Alto Elementary secretary Bonnie Gokey hangs up the telephone after assuring a parent she’ll get his son, Mikey, to the office to be picked up for a dentist’s appointment as soon as recess is over.
“Right now I’m just trying to get my medicine cabinet squared away,” she tells a visitor. “Years ago we had a nurse for the whole district. Helen, I think her name was. But back then it was basically a Band-Aid here, an ice pack there. Now, oh. So much asthma. So many inhalers.”
Gokey picks up the phone again and calls Mikey’s teacher. “And would you let Natalie know her mom will pick her up inside today? Yep. Inside. OK, bye.”
A teacher comes into the office to ask about school pictures. “No group pictures on the first day. Those will be on make-up day,” Gokey tells her. “And I’m probably going to have to have them do it in the lunchroom, because the gym is not available.
“I’m a good multi-tasker, she says with a wink and a laugh as she buzzes in another visitor and glances over the counter at a sniffling youngster who says he has a tummyache.
“Yes, this is the cure,” Gokey says. “They come to the office, sit down and relax. Get a magic Band-Aid and a miracle ice pack and they’re all set.” She glances at the boy again. “That’s why I’ve stuck it out so long.”
Head Comforter, Organizer Extraordinaire
In the global club of ultra-competent, miracle-working, multi-tasking brilliance that is the school secretary, Bonnie Gokey is the archetype. And 2017 will mark her 50th year as the head comforter, the organizer extraordinaire and chief traffic cop of the major, often chaotic but always efficient intersection that is the main office of Alto and elementary schools everywhere.
Gokey started at Alto Elementary in 1967, when she was still a senior at Lowell High School and an apparent stand-out in her typing class. She was born and raised in Alto.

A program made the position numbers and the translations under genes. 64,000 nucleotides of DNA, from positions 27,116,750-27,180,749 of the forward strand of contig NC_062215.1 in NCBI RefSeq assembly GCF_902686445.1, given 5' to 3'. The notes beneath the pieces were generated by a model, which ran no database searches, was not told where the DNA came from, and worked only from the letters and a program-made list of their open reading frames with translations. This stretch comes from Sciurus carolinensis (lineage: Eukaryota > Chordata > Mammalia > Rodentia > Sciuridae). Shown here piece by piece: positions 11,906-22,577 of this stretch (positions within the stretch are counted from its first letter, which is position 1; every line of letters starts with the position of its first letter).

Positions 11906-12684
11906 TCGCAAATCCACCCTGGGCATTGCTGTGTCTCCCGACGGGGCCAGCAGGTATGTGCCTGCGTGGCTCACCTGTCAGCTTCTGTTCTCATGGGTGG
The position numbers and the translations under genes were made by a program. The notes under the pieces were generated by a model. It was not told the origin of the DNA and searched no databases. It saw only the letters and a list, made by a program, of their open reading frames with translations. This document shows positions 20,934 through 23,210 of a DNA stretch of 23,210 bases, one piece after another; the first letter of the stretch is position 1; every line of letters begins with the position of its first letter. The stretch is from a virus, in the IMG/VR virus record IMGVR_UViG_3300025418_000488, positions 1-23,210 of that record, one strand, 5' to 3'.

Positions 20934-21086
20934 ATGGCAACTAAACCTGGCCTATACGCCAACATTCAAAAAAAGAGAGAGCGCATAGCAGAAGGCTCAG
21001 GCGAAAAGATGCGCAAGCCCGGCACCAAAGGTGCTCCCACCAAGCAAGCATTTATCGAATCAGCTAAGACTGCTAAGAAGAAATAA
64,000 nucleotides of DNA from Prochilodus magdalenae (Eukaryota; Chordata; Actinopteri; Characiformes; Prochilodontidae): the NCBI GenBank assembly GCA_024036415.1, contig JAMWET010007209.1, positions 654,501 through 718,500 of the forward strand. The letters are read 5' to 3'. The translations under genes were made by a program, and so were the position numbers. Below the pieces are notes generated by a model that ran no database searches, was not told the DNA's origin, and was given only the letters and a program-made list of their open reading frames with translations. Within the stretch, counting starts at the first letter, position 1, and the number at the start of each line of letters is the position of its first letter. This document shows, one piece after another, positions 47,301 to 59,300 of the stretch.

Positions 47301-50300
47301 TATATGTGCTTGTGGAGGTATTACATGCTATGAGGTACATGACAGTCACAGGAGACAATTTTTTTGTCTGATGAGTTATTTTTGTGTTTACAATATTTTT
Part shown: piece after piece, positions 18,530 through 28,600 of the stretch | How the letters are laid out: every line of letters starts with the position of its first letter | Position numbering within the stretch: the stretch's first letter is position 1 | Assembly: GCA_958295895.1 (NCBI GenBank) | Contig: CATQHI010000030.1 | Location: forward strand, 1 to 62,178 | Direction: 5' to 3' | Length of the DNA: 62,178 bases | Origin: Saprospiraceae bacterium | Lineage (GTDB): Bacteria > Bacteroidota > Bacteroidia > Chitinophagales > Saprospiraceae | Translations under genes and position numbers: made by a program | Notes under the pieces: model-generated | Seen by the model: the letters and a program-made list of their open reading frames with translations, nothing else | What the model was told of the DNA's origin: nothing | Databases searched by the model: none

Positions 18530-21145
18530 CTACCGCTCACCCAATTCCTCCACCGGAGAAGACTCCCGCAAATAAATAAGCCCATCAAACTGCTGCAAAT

“The principal then, Dirk Minnema, was the minister of the church where my sister got married, so our family knew him,” she recalled. “When I graduated, they asked me if I wanted to stay.”
She started with a typewriter — “not electric,” she pointed out — and said the first copy machine she worked had a hand crank and stained her arms and clothing from the ink of the carbon paper.
“I was purple,” she recalled. “My mom finally made me a smock so it wouldn’t ruin all my clothes.”
‘These Are My Kids’
Other than the minor wardrobe adjustment, Gokey has no complaints. She said she never considered switching careers, and other than taking six months off when she had her daughter, the now great-grandmother has been content to recharge during school breaks with camping and lake property trips.
“You can only clean house, do laundry and mow the grass so many times,” she said. “I was always ready to come back.”
Nonetheless, Gokey said she plans to retire at the end of the year. She almost made the move sooner, but the other Alto secretary was transferred, and this is Principal Paul Papes’ second year at the helm.
“I just couldn’t leave,” she said. “Too many changes, and so much for someone new to learn.”
Papes said Gokey’s “unparalleled institutional knowledge” has helped him greatly in his new position. “(She) has a genuine passion for helping others, and her fun and welcoming personality is valued by all. Alto Elementary has been very fortunate to have her as a ‘rock’ at the school for many years. ”
Now, Gokey says, she’s ready to have more free time. She looks forward to having a little extra in her pockets when she will no longer have to supply bus drivers with chocolate.
“Costs me a fortune,” she said with a chuckle.
But she will miss the students.
“These are my kids. I’m like Grandma to all of them,” Gokey said. “There are times when they make wrong choices and I have to reprimand them. I can’t just let it go. But we sit together and we talk. And they respect me.”